A day before Hamilton County lawyers argued that a closed county commission meeting in January was within Ohio's Sunshine laws, Cincinnati City Council eagerly declared that all of its future meetings will be open to the public — despite concerns from its own legal staff.
During its regular April 12 meeting, city council voted 8-1 not to appeal an Ohio First Court of Appeals decision. The court ruled the city's charter doesn't allow executive sessions — closed meetings of public bodies held to discuss certain sensitive issues. Ohio's public meetings laws allow them, as long as there are no conflicts with local laws, according to the decision.
But Cincinnati's charter, the city's legal framework, says that "all meetings of the council and standing committees shall be open to the public." Citing this, The Cincinnati Enquirer sued the city after a reporter was denied access to an executive session last year about the future of City Manager John Shirey. A Hamilton County court ruled in favor of the city but was reversed by the state court of appeals.
Councilman and lawyer Pat DeWine proposed a motion to end the appeal of the court's decision at the April 12 meeting. After reviewing case law on the issue, he said there was no point in pursuing it further, noting that the appeals court's three-judge panel voted 3-0 in favor of The Enquirer.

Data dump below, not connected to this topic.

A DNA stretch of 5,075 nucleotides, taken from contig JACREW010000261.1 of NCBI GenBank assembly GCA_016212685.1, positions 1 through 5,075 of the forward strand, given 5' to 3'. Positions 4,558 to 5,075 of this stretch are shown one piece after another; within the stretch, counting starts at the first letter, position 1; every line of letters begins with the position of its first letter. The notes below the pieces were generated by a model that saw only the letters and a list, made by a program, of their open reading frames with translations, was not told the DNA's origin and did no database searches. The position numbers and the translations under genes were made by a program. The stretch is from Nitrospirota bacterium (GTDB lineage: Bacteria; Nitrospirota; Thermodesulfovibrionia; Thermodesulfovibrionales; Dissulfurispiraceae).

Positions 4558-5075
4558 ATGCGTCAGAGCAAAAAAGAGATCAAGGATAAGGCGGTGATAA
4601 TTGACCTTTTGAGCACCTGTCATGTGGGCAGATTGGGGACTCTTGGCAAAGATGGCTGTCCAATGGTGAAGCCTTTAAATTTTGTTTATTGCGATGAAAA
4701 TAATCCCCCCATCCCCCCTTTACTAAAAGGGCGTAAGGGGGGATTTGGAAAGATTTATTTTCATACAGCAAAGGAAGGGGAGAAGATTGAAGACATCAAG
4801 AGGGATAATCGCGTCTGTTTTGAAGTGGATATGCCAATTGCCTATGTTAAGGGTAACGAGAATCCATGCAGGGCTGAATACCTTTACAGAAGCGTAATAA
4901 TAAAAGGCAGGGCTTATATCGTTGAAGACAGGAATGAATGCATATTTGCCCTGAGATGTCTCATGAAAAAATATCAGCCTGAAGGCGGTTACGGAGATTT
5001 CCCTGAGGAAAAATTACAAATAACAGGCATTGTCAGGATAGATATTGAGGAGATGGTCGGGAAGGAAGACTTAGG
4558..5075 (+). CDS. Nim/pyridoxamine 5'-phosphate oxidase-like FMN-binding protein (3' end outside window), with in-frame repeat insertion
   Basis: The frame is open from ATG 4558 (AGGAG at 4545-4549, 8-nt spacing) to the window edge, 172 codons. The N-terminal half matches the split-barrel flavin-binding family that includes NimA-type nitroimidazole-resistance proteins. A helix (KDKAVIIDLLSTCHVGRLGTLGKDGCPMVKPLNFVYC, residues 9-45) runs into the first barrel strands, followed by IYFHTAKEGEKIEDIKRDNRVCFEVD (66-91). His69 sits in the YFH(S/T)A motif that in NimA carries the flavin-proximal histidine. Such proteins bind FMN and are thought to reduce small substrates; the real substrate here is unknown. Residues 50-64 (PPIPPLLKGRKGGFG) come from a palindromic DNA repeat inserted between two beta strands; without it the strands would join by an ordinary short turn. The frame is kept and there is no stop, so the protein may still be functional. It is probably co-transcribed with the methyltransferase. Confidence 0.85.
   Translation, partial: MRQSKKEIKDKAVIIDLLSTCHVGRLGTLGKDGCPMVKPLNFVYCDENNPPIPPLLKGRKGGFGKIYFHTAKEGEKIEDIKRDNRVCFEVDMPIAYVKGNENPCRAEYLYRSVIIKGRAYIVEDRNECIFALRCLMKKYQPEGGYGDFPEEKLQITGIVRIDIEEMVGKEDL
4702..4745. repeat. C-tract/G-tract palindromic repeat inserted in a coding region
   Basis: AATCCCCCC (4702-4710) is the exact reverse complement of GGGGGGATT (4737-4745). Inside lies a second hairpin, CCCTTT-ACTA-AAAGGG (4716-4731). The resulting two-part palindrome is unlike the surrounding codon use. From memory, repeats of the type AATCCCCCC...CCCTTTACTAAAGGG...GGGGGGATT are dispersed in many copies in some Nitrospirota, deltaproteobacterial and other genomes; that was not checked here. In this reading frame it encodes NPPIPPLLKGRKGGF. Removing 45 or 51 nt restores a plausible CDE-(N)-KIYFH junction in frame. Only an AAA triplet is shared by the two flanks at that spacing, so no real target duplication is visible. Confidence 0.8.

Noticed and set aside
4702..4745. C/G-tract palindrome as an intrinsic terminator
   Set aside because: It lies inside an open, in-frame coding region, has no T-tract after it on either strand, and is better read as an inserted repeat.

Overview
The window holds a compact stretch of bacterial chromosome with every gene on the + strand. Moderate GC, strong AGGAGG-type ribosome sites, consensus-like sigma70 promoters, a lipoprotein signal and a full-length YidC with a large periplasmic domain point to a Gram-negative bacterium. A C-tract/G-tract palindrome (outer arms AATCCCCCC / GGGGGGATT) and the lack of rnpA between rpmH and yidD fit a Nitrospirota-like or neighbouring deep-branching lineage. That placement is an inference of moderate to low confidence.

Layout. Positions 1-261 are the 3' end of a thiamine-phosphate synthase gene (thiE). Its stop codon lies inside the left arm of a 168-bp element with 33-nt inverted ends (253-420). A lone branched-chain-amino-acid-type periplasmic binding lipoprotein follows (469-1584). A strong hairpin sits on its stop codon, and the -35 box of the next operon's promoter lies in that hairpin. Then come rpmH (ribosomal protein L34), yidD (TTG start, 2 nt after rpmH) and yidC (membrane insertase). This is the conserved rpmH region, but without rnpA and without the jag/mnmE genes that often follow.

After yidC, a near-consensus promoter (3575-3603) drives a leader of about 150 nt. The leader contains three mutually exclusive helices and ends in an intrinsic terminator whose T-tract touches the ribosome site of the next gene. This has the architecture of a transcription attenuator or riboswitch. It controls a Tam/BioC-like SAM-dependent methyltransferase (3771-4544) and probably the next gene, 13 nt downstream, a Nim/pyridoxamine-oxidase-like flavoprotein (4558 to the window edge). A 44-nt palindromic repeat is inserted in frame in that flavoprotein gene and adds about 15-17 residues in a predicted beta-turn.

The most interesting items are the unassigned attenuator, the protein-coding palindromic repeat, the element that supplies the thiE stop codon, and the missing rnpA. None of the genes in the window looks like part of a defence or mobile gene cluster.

"They had no problem deciding this issue," DeWine said.
Unless council changes its mind, the city will give up its chance to appeal the Enquirer lawsuit 45 days after the appeals court's decision, according to Deputy City Solicitor Robert Johnstone.
Johnstone disagreed with DeWine's assessment, saying a recent Ohio Supreme Court case, Cincinnati Post v. Cincinnati, established that the city could hold executive sessions as long as city council passed its own law matching the state's Sunshine laws.
"So legally we are not at all convinced that the Ohio First Court of Appeals' decision is on solid ground," Johnstone told council.
Johnstone said later the city usually calls executive sessions to discuss three subjects: personnel, real estate and lawsuits. These and other sensitive issues come up about twice a month, he said, and could prove harmful to the city if made public.
For example, he said, the city doesn't want to divulge what it's willing to pay for property during negotiations to buy land. The city still has the right to keep legal communications secret, but it will have to restrict them to paper.